Oh my dahlias! Things that go wrong.

My first year of garden growing has not been without some mini disasters. Abandoning my tomatoes for 3 weeks during the only dry period this summer was a worrying experience, and confirming for the final time that I could never keep chickens: the dependent tomatoes were enough for me! I returned from my 18 days in Devon to sprawley and twig-like tomato plants, yet fruit still miraculously ripening!

My sweetcorn looked pretty pathetic to any vaguely green eyes, although I now put this down to being late developers, not being the year for either sweetcorn or pollinating bees.  We ate a whole three cobs in the end, one of which had been part-eaten by a cheeky squirrel or bird! The jury is still out as to whether I bother with them again next year.

My dahlia were abandoned basically on purpose in their early days as there was no weed-free places to put them (and as you can see from the picture below the flowerbed still isn’t exactly ‘clear’). Eventually I did plant a few into a cleared space and wonderfully they have lived! The happiest dahlias I have ever seen waving at me in my kitchen!

My strawberries really were a disaster this year, only one existed when the plants were given to me and it was eaten after one day (I suspect the squirrel) I am just hoping a couple of the plants survive into next summer and I’ll try netting next time.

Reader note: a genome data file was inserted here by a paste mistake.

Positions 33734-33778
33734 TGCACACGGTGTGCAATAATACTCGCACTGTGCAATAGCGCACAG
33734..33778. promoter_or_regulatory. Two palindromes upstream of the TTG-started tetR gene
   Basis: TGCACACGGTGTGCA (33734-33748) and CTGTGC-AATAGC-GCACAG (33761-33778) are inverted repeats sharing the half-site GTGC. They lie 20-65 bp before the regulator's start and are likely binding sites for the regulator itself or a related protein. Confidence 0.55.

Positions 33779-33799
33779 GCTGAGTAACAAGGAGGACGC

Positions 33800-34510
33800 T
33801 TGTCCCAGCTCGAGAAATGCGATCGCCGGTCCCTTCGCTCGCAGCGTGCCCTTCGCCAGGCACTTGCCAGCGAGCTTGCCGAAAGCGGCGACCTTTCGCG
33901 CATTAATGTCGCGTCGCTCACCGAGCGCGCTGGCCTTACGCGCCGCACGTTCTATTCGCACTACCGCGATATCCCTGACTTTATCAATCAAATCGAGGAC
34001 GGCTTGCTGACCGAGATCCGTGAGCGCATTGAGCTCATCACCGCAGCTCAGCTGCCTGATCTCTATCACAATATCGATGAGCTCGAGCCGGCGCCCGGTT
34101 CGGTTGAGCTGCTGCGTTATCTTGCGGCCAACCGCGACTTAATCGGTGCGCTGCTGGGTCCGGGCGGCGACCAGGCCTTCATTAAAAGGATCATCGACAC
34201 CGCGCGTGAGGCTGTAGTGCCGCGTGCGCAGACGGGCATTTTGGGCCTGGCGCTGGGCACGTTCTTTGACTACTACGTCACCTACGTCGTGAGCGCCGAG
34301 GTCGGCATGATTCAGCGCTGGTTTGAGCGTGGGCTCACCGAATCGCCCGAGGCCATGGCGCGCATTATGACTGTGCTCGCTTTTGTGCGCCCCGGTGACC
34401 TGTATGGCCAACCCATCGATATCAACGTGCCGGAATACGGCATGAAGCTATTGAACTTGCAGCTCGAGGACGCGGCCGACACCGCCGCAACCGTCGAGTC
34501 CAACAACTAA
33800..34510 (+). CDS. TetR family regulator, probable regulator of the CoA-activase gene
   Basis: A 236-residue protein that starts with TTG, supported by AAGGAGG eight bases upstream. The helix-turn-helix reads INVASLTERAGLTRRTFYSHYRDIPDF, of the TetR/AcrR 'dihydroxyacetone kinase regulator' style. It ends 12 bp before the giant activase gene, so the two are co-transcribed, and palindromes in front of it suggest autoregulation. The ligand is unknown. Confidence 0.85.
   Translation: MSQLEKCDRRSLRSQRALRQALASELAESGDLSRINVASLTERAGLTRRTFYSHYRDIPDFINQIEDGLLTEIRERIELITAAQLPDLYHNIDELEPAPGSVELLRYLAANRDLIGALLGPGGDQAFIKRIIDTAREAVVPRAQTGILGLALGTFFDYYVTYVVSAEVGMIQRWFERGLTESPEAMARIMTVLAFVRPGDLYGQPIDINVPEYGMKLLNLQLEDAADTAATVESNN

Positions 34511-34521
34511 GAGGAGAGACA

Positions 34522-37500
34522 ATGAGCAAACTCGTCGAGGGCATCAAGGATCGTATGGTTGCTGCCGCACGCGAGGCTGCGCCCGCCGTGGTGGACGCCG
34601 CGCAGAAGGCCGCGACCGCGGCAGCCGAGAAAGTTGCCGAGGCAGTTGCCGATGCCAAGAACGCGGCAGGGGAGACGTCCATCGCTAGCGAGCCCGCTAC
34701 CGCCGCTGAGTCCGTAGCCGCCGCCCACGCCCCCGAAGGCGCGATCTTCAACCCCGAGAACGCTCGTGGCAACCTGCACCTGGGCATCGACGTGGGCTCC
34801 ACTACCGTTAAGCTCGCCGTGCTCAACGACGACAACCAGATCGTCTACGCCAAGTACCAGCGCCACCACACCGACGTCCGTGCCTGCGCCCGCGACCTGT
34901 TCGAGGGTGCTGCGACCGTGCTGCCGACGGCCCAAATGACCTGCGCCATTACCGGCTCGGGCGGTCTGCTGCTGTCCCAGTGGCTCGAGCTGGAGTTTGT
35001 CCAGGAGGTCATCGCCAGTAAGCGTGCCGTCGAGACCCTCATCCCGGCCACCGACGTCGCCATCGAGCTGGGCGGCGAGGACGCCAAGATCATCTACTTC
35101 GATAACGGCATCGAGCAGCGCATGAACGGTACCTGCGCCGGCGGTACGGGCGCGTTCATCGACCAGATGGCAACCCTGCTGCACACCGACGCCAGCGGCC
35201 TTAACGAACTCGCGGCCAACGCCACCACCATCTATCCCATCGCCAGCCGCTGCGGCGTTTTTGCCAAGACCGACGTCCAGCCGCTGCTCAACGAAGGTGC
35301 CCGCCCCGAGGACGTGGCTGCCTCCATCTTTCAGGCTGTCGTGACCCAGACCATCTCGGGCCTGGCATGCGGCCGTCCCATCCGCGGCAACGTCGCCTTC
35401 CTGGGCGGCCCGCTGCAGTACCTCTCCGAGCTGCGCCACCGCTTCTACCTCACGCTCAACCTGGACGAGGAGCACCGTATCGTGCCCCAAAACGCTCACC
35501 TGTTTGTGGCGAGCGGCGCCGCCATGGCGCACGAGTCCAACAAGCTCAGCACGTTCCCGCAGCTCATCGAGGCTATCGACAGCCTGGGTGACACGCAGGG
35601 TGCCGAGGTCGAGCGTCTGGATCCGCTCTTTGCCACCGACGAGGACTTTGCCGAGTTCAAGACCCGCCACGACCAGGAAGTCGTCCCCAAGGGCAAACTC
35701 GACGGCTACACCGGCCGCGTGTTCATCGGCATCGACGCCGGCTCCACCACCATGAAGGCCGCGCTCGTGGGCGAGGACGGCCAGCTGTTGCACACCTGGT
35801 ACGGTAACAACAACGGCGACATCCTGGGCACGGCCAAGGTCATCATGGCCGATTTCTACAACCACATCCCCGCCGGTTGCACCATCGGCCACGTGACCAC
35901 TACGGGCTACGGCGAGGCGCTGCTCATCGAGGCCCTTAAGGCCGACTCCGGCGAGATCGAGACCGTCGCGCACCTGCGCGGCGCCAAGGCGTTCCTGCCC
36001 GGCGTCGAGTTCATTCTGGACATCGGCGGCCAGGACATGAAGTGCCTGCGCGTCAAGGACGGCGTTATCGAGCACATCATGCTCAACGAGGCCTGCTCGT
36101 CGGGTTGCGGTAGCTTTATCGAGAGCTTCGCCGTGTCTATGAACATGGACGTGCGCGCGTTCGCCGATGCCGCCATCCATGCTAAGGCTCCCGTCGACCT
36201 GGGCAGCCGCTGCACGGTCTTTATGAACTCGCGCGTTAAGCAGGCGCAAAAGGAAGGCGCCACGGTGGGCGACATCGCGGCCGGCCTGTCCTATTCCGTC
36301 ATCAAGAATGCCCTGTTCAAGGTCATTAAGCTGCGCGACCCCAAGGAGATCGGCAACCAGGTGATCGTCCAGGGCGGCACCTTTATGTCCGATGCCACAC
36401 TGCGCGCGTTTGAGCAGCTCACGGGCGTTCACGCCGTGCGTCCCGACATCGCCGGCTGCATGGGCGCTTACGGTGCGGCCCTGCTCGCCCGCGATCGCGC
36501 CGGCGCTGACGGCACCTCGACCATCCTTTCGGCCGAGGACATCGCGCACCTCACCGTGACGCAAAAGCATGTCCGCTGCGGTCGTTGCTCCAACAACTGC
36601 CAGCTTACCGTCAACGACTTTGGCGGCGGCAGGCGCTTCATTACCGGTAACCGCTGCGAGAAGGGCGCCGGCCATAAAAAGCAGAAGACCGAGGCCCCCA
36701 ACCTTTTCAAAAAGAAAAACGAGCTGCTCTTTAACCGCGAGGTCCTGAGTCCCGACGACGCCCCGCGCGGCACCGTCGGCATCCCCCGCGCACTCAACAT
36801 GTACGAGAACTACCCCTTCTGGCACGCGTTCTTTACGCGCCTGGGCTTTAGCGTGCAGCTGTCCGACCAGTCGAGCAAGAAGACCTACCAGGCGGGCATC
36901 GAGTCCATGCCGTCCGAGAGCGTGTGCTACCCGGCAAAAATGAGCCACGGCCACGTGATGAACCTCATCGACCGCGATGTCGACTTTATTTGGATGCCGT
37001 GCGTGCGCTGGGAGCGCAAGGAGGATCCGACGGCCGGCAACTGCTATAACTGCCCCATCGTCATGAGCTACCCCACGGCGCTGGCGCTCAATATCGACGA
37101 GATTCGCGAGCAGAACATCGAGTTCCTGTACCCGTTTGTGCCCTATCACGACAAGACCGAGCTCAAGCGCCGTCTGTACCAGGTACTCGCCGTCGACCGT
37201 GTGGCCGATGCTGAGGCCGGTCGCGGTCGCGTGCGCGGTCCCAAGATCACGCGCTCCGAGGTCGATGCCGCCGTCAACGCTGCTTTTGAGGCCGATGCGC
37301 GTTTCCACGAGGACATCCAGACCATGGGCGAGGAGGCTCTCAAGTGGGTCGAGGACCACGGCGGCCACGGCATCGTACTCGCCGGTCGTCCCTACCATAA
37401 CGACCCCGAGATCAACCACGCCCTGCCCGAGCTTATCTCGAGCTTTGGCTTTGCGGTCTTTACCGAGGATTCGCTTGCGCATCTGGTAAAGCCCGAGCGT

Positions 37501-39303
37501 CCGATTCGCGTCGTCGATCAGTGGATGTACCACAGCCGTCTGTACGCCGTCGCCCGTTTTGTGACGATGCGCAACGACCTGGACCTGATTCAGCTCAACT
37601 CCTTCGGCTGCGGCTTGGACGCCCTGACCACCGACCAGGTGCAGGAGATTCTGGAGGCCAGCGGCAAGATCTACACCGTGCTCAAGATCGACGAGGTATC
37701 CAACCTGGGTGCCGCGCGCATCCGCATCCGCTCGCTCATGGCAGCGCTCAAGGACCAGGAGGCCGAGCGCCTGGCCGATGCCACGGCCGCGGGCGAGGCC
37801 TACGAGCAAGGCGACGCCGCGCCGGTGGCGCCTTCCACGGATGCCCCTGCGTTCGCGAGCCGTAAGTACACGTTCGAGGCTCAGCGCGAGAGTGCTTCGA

And finally, the basil of saucepan fame. Before going to Devon I thought it would be a great idea to put the basil outside, as not being watered for 3 weeks would surely kill it off. August was rainy however, even in the driest part of the country, and so the basil got flooded instead and died anyway. I already have the seeds ready to start again in the spring!

I have come to the conclusion that things going wrong is not the end of the world. And it has reminded me of

  • God working wonderfully despite our mistakes and disasters,
  • and also the joy and hope that comes from knowing that we are saved from our disasters only by Jesus and never by our own work.
  • How marvellous.